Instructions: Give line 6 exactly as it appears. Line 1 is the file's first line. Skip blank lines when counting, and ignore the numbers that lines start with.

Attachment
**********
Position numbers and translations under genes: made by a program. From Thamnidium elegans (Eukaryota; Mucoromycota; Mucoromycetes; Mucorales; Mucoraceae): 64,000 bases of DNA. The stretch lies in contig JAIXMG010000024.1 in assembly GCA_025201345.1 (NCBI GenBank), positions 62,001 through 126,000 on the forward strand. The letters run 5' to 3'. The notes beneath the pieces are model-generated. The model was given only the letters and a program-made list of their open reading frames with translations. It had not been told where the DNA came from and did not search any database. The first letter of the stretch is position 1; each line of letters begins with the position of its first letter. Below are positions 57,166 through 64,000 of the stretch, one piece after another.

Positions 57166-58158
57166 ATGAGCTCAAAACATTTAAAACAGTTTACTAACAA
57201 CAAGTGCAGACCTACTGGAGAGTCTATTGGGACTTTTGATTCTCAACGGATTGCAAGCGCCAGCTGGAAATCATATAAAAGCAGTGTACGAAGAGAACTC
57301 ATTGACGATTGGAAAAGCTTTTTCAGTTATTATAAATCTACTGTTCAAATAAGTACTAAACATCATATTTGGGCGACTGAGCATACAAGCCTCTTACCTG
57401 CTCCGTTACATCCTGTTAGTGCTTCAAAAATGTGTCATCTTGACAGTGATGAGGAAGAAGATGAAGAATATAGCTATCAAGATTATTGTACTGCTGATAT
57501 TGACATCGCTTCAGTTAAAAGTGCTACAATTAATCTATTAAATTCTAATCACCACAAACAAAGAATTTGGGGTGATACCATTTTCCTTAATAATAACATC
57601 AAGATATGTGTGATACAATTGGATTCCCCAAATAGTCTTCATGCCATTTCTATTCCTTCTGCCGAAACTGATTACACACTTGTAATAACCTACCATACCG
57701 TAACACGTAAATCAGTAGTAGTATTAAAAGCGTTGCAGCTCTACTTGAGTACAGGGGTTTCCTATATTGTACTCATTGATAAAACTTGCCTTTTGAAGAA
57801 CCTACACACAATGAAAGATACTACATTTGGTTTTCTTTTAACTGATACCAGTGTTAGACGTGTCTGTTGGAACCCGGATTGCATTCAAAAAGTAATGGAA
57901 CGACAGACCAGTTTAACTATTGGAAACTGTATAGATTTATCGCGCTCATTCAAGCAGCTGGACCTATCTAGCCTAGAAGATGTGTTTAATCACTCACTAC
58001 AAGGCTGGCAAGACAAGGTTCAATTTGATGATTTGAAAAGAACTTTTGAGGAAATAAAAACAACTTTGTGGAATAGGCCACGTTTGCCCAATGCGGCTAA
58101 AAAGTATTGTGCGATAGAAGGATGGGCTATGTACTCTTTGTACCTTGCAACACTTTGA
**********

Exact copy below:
57401 CTCCGTTACATCCTGTTAGTGCTTCAAAAATGTGTCATCTTGACAGTGATGAGGAAGAAGATGAAGAATATAGCTATCAAGATTATTGTACTGCTGATAT